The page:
I am an Associate Professor of English at the University of Washington in Seattle. My scholarship is in African American Literary Studies of the twentieth and twenty first centuries. My work closely examines literary texts in order to consider how fictional and nonfictional narratives treat emergent forms of thought and social contradictions during the moment of their production. As my work shows, narratives of the black imagination depict nascent, disavowed, and under-thought of ways of knowing and being that frequently escape familiar understandings of contemporary life. At stake in my research is an account of how and why present-day categories, values, and cultural formations come into being. By providing such an account through examinations of social forms and the historicity of the contemporary, my research contributes to History, Black Studies, and Feminist Studies, in addition to Literary Studies in English.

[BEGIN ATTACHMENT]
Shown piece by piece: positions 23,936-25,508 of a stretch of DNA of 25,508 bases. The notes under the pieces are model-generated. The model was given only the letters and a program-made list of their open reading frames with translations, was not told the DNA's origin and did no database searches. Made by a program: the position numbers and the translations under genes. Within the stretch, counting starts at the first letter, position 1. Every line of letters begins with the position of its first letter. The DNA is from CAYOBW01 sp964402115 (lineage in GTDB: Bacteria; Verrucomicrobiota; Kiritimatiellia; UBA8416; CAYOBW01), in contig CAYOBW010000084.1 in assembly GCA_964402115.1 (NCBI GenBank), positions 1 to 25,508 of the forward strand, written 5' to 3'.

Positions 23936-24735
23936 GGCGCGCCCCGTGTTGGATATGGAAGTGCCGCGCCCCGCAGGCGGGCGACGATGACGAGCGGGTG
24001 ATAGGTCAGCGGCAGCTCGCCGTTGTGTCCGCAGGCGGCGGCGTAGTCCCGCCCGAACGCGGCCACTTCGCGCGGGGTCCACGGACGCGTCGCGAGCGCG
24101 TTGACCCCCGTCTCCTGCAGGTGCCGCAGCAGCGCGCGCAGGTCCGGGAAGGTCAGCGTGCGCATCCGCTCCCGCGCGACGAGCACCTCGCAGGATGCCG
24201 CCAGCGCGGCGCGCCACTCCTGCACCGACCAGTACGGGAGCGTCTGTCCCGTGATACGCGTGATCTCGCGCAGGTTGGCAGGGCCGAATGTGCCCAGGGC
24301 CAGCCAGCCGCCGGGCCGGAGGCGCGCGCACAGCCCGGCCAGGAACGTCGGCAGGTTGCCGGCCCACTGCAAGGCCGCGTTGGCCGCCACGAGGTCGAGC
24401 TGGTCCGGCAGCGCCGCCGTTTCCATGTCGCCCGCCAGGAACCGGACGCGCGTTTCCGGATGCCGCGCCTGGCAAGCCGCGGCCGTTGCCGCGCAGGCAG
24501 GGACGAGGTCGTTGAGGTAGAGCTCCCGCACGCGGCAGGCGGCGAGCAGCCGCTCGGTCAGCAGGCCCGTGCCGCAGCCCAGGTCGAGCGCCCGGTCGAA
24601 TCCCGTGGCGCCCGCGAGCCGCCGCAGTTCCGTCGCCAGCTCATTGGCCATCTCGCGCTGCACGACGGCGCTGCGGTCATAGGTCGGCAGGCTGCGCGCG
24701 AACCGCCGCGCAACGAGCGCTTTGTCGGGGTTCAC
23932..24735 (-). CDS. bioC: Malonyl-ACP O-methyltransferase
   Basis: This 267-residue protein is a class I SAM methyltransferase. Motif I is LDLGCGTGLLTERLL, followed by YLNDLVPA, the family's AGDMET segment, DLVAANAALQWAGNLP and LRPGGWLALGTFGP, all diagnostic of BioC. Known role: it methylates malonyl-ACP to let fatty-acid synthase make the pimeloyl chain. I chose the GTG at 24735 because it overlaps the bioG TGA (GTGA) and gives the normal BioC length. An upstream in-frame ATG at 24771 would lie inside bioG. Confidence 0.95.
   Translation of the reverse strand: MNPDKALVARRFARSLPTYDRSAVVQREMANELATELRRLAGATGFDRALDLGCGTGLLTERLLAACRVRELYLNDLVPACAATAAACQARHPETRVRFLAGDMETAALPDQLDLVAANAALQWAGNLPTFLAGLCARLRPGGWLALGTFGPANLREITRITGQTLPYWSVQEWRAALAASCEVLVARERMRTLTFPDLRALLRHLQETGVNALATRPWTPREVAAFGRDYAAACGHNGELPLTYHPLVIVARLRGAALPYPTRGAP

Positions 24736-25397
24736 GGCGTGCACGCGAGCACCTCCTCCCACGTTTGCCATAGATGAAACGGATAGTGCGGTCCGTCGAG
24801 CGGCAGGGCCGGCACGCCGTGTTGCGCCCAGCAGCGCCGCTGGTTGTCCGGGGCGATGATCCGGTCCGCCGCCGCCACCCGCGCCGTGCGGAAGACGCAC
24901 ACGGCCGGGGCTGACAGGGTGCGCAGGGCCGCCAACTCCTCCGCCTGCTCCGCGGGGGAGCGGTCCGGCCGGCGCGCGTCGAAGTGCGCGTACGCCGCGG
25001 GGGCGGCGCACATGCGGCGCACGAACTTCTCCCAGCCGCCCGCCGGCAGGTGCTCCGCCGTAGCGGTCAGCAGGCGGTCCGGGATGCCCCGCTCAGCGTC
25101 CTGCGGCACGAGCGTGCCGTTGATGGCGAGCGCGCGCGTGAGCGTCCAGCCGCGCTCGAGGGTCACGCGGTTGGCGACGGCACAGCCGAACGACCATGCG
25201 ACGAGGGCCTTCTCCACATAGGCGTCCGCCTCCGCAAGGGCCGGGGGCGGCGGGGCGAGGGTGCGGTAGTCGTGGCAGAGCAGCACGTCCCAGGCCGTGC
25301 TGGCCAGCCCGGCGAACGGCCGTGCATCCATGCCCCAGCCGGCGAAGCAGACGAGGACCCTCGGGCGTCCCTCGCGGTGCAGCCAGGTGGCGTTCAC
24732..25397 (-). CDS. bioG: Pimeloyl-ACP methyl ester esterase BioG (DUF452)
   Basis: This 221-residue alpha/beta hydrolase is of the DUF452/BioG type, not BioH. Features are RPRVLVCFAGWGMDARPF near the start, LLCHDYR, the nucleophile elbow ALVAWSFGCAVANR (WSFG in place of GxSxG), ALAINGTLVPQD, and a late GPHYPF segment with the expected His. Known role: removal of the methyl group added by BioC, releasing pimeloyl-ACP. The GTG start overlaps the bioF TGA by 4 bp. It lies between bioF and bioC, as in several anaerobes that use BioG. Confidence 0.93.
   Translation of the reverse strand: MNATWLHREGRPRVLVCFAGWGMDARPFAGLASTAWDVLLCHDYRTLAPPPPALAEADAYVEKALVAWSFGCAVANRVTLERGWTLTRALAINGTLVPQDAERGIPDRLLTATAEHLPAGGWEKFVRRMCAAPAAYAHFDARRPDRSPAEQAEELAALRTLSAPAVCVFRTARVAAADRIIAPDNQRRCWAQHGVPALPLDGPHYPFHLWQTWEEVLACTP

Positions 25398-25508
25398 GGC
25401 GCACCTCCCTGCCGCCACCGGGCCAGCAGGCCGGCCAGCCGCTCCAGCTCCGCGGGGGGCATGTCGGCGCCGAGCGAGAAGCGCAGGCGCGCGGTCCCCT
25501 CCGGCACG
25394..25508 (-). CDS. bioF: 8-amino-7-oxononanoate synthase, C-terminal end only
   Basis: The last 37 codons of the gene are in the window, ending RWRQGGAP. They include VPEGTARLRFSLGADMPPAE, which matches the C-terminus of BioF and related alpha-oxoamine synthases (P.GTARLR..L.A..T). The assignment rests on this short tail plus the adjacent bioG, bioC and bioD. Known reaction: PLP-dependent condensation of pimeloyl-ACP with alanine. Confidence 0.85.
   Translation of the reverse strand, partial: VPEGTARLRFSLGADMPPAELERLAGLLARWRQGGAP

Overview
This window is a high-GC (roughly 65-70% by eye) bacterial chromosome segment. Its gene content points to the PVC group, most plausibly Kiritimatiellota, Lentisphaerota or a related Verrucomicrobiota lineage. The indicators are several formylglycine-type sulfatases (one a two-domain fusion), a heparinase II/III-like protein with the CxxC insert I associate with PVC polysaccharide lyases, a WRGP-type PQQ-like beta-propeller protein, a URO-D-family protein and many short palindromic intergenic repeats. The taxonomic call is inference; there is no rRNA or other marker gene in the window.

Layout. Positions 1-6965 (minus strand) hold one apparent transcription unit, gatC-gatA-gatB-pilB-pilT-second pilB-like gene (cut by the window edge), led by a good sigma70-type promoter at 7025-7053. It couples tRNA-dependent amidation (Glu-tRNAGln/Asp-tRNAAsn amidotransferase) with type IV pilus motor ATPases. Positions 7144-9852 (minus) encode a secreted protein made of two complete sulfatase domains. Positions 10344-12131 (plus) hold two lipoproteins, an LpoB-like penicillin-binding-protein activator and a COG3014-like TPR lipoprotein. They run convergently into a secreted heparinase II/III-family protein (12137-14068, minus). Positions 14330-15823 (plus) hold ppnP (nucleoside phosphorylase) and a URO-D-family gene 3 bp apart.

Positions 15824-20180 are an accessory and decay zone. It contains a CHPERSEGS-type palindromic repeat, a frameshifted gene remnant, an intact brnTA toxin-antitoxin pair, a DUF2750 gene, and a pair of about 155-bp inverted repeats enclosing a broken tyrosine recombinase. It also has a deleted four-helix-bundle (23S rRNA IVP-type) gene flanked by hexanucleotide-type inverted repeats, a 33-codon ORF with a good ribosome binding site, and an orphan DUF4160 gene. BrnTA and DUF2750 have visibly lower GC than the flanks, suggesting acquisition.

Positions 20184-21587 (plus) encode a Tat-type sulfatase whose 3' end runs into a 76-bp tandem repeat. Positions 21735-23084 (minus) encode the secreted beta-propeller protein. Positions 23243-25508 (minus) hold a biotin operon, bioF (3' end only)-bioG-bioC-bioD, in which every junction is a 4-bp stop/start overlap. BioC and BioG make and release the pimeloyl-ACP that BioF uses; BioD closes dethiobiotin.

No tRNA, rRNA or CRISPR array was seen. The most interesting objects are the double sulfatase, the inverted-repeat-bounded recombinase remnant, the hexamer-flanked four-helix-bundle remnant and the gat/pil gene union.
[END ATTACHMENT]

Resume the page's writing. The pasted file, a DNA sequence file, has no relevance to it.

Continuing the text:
My approach to the study of contemporary life is informed by an abiding interest in gender and racial temporalities. I consider how gender and modern blackness have been jointly constituted. This enables me to think of gender as an investigatory tool for the study of black life in the U.S. overall. Thinking of gender as an analytic for blackness—which indexes modes of embodiment, being, expressiveness, and social and historical consciousness—draws my attention to questions of time and temporality, because gender reveals the historical conditions of U.S. black racial formation. Methodologically, I concentrate on the historicity of the contemporary moment, on the historically constructed means by which we experience present-day reality as inevitably knowable. Thus, my research focuses on the co-constitutive relationship between blackness and gender, and what this co-constitutive relationship reveals about a history of the present and unthought-of experiences of time.